This book shows that mysticism is incomplete without scientific rationalism, and that our current social and political projects cannot be completed without assimilating the values and practices of mysticism. It discusses cross-cultural ethics, mysticism and value theory, mysticism and metaphysics, mysticism and the theory of knowledge, ethics and religion, parapsychology, patriarchy, and social and political history.
Leonard Angel teaches philosophy at Douglas College in New Westminster, British Columbia. He is the author of two previous books of philosophy, The Silence of the Mystic, and How to Build a Conscious Machine.
"To anyone who has thought vaguely about the contrasting ideals of ideological East and West, this will be an enormously exciting book. There has been nothing on the subject so clearly written, so comprehensive, and so wise. Angel faces head-on the difficulties involved in reconciling reason and mysticism and constructs a surprisingly plausible case. His argument for the view that each of the two traditions needs the insights of the other is one that neither side can honestly ignore. This book is engaging and absorbing, and admirably embodies the synthesis for which it argues. " — Ronald de Sousa, University of Toronto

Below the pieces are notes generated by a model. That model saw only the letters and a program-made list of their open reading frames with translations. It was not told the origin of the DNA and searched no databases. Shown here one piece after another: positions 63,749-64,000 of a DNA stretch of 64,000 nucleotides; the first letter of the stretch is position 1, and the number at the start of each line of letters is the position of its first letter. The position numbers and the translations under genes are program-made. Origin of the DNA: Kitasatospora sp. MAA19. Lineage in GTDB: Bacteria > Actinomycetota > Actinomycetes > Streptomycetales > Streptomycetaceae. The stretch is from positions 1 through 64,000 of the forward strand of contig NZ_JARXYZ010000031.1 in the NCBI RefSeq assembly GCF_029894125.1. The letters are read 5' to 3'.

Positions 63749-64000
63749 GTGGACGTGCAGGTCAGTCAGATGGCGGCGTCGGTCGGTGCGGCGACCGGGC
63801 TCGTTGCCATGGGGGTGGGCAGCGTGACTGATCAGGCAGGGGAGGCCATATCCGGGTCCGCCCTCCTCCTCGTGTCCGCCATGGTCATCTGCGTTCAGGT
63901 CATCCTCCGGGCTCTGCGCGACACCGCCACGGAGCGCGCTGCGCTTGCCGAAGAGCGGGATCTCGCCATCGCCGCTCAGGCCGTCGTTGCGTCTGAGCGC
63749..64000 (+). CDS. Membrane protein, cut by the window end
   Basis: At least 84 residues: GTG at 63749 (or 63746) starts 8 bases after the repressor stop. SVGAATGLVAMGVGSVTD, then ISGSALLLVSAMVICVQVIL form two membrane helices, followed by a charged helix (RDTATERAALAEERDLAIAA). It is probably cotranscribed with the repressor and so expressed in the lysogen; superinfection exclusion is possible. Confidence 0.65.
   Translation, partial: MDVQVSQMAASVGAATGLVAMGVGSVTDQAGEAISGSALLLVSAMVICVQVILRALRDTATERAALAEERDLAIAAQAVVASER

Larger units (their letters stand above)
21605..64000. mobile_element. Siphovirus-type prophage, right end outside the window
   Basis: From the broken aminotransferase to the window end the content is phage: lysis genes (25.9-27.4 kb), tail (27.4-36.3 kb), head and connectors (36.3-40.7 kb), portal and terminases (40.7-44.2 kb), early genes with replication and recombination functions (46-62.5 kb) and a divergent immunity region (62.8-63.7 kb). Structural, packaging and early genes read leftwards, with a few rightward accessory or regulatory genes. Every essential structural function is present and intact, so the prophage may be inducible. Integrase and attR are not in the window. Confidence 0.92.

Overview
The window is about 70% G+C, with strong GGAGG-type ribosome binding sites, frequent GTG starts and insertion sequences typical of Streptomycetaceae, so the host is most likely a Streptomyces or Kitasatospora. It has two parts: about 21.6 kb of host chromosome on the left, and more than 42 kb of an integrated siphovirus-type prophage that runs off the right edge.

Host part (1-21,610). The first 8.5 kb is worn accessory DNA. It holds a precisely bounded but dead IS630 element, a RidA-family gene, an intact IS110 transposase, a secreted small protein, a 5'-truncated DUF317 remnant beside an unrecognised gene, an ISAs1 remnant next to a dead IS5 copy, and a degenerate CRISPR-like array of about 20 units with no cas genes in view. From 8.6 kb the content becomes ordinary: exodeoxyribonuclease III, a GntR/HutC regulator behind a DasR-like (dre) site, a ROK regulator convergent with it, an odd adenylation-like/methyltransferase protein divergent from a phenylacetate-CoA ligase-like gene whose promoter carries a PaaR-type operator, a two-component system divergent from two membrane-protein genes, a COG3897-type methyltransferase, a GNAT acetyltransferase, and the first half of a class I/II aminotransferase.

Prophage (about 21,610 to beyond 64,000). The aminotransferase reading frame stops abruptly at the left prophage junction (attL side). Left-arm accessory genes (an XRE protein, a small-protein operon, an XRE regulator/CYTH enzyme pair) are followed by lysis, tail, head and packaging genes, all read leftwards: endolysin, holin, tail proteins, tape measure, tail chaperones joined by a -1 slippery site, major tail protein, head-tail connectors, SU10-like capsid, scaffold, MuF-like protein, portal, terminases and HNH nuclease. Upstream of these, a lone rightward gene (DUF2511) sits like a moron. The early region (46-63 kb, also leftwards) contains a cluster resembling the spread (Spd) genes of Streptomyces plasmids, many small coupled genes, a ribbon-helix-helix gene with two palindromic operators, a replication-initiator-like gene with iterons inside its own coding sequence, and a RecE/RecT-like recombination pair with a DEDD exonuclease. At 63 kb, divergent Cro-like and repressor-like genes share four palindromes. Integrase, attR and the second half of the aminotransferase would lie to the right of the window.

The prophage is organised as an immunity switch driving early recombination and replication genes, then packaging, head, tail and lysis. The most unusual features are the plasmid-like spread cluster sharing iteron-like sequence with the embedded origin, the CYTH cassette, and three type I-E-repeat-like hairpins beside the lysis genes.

"This is a book with delightfully surprising insights for readers interested in our present cultural and religious situation as well as its future. " — Julia Ching, University of Toronto
"The book is especially timely and fleshes out issues in a way that can engage minds well trained in critical philosophy and scientific thinking, while supporting with exceptional strength those who find mystical experience central to their human experience. " — Robert M. Garvin, State University of New York at Albany